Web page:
High School Encourages Power Napping to Increase Productivity
> 6/21/2006 2:21:28 PM

In a trend which may eventually migrate to the United States, a school district in southern Japan adopted a policy encouraging students to take brief naps, usually following their lunch period. A recent Washington Post article highlights the fact that Japanese society is extremely competitive and demanding, even when compared to the work-heavy United States. Students and professionals live under constant pressure to perform at exceptional levels in business and academics.

Lack of sleep is a natural side effect of such stress-inducing lifestyles, and studies estimate that Japan loses as much as 30 billion dollars a year because of sleep deprivation and its related complications. Measures of this phenomenon's influence include commonly humorous instances of businessmen falling asleep in public as well as a popular invention for test takers and workers which ensures that its owner does not fall asleep with an alarm triggered by the body's withdrawal into the drowsy state.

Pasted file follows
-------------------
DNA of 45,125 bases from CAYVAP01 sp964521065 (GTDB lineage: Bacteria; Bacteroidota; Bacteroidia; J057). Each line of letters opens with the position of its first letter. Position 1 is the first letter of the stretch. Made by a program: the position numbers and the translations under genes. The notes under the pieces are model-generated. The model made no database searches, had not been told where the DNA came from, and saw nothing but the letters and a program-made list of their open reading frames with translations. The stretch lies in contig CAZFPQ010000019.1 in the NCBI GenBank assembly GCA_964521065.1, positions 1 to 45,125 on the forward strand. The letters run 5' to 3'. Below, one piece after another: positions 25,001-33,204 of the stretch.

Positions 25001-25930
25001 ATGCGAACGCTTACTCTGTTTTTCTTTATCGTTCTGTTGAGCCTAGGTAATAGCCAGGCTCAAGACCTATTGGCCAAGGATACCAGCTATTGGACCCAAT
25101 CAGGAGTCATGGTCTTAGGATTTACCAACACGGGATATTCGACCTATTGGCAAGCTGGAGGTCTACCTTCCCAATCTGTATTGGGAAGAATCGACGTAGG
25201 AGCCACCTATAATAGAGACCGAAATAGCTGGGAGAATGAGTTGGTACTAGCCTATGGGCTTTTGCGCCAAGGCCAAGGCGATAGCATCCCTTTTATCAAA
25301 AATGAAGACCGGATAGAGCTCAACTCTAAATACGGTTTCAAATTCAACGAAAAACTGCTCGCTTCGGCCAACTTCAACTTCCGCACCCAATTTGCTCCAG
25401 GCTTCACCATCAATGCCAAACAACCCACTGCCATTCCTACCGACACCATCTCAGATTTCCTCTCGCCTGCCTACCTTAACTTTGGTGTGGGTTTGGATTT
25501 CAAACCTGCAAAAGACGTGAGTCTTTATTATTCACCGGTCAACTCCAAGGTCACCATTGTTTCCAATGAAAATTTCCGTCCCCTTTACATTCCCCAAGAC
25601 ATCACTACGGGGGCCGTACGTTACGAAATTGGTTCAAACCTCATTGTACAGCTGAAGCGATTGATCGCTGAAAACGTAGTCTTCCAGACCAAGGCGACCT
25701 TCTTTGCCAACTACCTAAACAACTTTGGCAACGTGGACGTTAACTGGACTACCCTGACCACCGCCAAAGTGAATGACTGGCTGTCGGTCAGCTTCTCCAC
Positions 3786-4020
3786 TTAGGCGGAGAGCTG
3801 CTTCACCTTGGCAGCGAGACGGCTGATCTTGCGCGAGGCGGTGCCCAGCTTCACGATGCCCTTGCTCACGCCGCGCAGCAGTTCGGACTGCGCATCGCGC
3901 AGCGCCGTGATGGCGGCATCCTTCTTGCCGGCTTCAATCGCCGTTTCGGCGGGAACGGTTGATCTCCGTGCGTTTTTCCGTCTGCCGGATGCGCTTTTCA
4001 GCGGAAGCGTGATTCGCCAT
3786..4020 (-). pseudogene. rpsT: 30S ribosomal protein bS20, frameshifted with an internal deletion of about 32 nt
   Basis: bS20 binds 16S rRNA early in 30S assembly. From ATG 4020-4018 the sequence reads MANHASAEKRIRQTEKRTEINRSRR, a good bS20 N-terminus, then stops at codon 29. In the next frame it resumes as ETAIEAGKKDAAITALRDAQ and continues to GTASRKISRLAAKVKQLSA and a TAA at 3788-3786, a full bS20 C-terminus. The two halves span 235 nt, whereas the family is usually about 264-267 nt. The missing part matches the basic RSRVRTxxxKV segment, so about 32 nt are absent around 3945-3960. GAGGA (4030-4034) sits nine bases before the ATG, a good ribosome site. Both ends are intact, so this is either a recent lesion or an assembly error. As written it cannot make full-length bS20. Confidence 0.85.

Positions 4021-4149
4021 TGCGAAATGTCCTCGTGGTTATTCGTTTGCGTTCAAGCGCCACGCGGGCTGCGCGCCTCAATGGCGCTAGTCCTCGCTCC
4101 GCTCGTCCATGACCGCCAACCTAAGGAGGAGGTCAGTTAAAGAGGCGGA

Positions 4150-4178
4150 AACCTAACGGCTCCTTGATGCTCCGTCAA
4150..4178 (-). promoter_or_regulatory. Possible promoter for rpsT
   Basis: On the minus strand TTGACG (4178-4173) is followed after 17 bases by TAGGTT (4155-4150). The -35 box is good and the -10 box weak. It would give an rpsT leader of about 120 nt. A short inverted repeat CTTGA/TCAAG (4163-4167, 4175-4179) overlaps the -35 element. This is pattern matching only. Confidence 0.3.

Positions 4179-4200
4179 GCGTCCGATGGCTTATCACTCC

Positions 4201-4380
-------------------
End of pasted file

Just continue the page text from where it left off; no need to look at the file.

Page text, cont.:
Most of the students at Meizen high school in Fukuoka have responded well to the napping element, stating that it helps them maintain focus and ultimately perform better academically.

"You can't compare the lifestyles of these kids to kids back in the States," said Melissa Fabrose, the English teacher at Meizen who is on an exchange program this year from her San Francisco high school. "Most of these kids are waking up around 5:30 or 6 a.m., and lots of them are commuting on public transport. Some of them are traveling more than two hours each way and then spend lots of time studying. They don't have a lot of time to sleep."

While obvious cultural disparities exist, Japan and the United States share epidemics: overworked citizens and the related sleeping disorders. If we want our students to perform on levels equal to their Japanese peers, we may eventually consider following their model and allowing the nap time phenomenon to extend beyond kindergarten.

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